Two places in early America: Detroit and New Salem. Both were frontier posts in 1830. Both seemed to have promising futures. Both had waterways that potentially could aid in their progress. Detroit had the Detroit River and New Salem had the Sangamon River. When Zachariah Chandler arrived in Michigan Territory’s Detroit in 1833, the city was already over one hundred years old. It had changed “hands” several times by then. Young Chandler came to Detroit from “back East” in Bedford. He was full of hope that young men had in those days to carve out a future and, perhaps, make a name for himself. He started business in dry-goods. Detroit had no railroads, no sewerage, and no paved streets. Its population numbered less than four-thousand inhabitants. But Chandler was fortunate, for Detroit, was going to experience amazing growth. In the next decade, Detroit would boast having 27 dry goods stores, 25 grocery stores, 8 drug stores, 7 clothing stores, 8 jewelry shops, 4 printing offices, 3 bookstores, 2 daily newspapers, 37 lawyers, 22 doctors, and 5 private colleges/seminaries. In one week, Detroit would see as many as 2,610 passengers arrive from Buffalo. And, of course, Detroit’s streets began to get paved-starting with Jefferson Avenue which had wooden blocks laid down. Zachariah Chandler lived to see all of the immense change and progress that Detroit would undergo.
At New Salem, in Illinois, young Abraham Lincoln had his hopes and dreams, as well. He was 22 years old when he arrived there in 1831. He also had followed a western path to his destination. He had never lived away from his family until then. New Salem couldn’t even be called a city. It was a village. It didn’t have the past that Detroit had already had by then. It must have been “rustic” compared to Detroit. It had a population of 25 families. New Salem had a cooper, a blacksmith, a cobbler, and a few other tradesmen. It had 2 doctors. There were also 2 stores, 2 saloons, and a post office. There was also a ferry on the Sangamon. Lincoln also worked in dry-goods. Unlike Detroit, the next decade would see New Salem decline and die. The hopes that the river raised did not occur. It was Chicago (to the north) that had the boom. Chandler kept Detroit as his home. Lincoln left New Salem. However, both men were successful in their careers and aspirations.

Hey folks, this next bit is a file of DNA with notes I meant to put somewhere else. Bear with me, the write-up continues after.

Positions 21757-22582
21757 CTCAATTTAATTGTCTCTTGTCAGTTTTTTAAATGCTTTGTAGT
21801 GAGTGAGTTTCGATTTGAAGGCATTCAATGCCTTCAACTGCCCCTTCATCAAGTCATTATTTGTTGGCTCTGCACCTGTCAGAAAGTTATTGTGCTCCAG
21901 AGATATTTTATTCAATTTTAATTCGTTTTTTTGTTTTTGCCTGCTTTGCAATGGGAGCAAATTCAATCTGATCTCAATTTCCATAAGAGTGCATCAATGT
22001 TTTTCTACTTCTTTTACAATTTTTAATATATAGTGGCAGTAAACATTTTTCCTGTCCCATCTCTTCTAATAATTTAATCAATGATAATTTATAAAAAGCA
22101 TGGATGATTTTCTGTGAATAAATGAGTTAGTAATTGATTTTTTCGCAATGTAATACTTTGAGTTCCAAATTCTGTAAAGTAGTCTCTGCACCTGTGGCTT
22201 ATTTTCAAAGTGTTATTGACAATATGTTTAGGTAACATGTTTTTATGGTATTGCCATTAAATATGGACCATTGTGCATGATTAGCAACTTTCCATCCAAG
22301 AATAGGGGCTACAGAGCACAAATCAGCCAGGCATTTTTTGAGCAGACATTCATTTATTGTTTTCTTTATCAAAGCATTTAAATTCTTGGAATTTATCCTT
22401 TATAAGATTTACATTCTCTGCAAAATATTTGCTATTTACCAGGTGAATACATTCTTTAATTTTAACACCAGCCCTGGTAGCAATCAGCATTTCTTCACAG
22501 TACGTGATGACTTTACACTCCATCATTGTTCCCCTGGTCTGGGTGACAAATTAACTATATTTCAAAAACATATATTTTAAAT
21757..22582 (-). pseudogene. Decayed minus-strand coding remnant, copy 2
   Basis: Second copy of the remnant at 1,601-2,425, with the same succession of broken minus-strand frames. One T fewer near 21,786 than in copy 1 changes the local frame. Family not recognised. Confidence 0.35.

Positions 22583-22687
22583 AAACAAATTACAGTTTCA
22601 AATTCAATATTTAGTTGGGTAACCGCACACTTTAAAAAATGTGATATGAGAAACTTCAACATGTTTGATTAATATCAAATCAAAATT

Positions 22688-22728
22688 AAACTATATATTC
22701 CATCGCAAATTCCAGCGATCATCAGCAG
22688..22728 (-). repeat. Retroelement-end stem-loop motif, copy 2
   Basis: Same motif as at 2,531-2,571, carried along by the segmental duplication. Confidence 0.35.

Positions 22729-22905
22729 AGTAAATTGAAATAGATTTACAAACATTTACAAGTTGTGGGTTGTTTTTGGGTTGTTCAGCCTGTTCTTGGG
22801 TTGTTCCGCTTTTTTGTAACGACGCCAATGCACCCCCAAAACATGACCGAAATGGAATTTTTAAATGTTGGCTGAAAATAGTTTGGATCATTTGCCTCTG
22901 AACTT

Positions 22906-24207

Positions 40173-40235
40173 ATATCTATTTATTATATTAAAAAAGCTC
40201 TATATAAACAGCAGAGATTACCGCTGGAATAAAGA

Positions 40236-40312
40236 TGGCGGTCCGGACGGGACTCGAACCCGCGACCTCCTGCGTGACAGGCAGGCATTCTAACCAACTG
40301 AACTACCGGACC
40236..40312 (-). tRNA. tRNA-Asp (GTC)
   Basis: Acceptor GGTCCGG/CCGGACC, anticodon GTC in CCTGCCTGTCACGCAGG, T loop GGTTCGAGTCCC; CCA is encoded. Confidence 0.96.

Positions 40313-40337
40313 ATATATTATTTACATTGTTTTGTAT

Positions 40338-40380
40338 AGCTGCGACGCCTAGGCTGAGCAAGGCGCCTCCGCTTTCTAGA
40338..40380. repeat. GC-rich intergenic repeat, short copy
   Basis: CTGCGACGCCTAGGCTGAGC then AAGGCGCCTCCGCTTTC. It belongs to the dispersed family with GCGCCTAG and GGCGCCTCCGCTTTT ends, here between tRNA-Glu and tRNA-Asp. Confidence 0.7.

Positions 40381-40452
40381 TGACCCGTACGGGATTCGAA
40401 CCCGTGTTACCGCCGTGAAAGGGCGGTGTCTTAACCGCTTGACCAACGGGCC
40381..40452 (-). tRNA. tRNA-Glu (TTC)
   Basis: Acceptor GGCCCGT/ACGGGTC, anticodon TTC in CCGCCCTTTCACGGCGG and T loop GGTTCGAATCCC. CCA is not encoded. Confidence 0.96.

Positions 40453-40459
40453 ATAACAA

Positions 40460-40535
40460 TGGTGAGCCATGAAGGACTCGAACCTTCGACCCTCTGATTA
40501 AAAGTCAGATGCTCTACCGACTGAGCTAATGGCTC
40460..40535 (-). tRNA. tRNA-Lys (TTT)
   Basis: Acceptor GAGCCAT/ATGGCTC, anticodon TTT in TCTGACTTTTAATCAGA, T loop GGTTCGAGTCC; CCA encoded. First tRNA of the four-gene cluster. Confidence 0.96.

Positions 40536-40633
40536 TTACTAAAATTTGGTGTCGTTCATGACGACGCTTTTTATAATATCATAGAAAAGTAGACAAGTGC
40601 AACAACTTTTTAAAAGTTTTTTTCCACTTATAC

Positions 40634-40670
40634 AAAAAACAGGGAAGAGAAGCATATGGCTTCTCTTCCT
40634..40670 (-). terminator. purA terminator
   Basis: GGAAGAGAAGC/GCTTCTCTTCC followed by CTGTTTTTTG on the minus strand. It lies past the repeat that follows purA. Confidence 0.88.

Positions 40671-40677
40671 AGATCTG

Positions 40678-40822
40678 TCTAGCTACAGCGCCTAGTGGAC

Today, New Salem is a tourist attraction. The village is rebuilt to give viewers a clearer understanding of what it looked like for the pioneers and for young Abraham Lincoln. Detroit has been in decline in many ways for a half-century. It does show signs of rebirth. Zachariah Chandler lays resting in Detroit’s Elmwood Cemetery. He would not recognize the city today. He probably would be filled with sadness at the obvious decay of the place. But maybe he, too, would have some hope come alive at signs of the city’s revival. I’d like to think that he walks along Jefferson Avenue and stops at the location where his brick store was-at Jefferson and Woodward-and marvel at the sight of the new skyscrapers towering towards the sun.
Information partially gleaned from the following sources:
Elmwood Endures: History of a Detroit Cemetery by Michael S. Franck
Life of Zachariah Chandler published by Post & Tribune-Detroit
Abraham Lincoln by Benjamin ThomasMail this post